Maratus volans, sometimes called the peacock spider or gliding spider, is a species of jumping spider. Octavius Pickard-Cambridge, who is credited with the first formal biological description and hence is noted as the person assigning it its binomial name (he originally named it Salticus volans; its name was changed to
Maratus volans by Marek Zabka in 1991), wrote in his first description of it that "it is difficult to describe adequately the great beauty of the colouring of this spider".
The red, blue and black coloured males have flap-like extensions of the abdomen with white hairs that can be folded down. They are used for display during mating: the male raises his abdomen, then expands and raises the flaps so that the abdomen forms a white-fringed, circular field of color. The species, and indeed the whole genus Maratus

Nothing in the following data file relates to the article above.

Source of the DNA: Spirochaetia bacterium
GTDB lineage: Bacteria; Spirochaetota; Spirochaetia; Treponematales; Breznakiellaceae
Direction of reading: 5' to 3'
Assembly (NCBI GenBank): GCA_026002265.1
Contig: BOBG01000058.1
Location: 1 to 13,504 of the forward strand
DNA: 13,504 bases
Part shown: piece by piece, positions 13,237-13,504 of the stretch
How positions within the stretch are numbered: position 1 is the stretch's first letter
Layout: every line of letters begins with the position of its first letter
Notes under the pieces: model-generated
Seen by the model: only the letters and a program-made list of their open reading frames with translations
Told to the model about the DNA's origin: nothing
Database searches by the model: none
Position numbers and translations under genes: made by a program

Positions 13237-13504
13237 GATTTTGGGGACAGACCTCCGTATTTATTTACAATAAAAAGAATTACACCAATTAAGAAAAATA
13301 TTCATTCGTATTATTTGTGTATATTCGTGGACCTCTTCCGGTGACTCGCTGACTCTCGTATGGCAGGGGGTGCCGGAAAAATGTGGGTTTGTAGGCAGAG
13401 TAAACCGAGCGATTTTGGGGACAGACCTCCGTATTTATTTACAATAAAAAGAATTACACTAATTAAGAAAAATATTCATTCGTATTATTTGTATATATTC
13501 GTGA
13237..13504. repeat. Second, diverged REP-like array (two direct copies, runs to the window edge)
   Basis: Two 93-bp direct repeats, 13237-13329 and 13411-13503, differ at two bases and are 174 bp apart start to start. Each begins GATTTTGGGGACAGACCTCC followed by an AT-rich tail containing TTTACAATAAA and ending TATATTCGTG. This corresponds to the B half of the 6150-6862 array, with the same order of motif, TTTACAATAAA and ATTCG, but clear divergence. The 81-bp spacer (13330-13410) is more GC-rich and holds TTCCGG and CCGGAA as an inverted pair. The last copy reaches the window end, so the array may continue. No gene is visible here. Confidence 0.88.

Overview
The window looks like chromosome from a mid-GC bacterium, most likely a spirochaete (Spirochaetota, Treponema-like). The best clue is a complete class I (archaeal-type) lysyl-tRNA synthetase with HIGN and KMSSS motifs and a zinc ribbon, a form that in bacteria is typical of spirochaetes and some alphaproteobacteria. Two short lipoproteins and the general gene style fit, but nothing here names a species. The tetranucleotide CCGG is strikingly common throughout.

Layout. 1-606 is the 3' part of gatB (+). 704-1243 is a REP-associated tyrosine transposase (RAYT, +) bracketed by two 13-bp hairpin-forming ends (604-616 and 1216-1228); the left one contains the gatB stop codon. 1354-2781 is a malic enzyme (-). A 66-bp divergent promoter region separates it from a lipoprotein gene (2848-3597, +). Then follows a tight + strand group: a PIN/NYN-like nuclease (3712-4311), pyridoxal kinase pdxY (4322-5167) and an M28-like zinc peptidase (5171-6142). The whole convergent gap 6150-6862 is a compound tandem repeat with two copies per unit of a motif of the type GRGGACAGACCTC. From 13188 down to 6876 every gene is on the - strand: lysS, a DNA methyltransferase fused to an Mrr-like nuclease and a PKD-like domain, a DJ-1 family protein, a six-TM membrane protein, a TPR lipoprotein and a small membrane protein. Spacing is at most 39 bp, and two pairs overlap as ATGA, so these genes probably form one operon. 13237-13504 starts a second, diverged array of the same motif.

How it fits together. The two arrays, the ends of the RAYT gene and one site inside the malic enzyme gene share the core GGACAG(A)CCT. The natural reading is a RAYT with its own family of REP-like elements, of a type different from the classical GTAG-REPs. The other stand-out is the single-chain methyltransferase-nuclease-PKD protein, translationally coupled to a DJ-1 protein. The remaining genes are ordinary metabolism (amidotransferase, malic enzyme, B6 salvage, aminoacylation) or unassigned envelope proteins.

have been compared to peacocks in this respect.
The third pair of legs is also raised for
display, showing a brush of black hairs and
white tips. While approaching the female, the
male will vibrate his abdomen while waving
raised legs and tail, and dance from side to
Both sexes reach about 4- 5 mm in body length. Females and immatures of both sexes are brown but have colour patterns by which they can be distinguished from related species
This species of spider poses no threat to humans. M. volans is confined
to specific parts of Australia (Queensland, New
South Wales, Western Australia and Tasmania).
Photo below of a female (right) and male. All Maratus volans images copyright Jürgen Otto
Courtship display of the Coastal peacock
spider (Maratus speciosus). This is a
species of jumping spider and it
inhabits coastal dune habitats near
Perth in Western Australia. Filmed by
Jurgen Otto with Canon 60D and 100 mm
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